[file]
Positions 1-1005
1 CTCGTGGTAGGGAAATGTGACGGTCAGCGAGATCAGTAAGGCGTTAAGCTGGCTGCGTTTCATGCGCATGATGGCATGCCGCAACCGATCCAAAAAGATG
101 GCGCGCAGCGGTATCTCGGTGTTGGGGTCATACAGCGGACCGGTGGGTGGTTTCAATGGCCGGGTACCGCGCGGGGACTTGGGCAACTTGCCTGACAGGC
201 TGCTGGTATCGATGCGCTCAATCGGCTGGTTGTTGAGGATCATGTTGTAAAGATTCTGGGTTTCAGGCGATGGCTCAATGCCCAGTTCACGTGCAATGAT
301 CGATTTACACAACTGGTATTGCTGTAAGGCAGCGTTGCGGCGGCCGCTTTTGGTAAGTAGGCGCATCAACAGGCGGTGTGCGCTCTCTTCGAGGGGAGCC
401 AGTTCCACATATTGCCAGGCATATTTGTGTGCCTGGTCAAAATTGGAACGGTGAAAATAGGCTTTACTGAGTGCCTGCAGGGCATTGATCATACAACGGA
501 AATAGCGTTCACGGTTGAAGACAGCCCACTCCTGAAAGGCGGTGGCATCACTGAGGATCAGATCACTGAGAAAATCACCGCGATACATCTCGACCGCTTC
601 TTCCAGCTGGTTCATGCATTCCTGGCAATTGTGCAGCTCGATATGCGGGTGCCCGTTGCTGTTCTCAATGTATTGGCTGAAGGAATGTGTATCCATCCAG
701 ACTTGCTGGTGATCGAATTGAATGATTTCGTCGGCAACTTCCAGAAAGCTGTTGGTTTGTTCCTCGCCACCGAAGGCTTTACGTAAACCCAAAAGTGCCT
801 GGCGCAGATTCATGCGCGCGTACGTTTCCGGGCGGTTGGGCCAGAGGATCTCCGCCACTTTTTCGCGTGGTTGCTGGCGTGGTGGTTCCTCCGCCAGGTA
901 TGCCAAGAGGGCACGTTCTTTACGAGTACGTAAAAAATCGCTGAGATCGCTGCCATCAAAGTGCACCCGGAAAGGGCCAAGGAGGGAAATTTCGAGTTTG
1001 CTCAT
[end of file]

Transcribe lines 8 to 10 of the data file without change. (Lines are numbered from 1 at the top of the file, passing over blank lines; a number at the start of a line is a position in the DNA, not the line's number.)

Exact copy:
601 TTCCAGCTGGTTCATGCATTCCTGGCAATTGTGCAGCTCGATATGCGGGTGCCCGTTGCTGTTCTCAATGTATTGGCTGAAGGAATGTGTATCCATCCAG
701 ACTTGCTGGTGATCGAATTGAATGATTTCGTCGGCAACTTCCAGAAAGCTGTTGGTTTGTTCCTCGCCACCGAAGGCTTTACGTAAACCCAAAAGTGCCT
801 GGCGCAGATTCATGCGCGCGTACGTTTCCGGGCGGTTGGGCCAGAGGATCTCCGCCACTTTTTCGCGTGGTTGCTGGCGTGGTGGTTCCTCCGCCAGGTA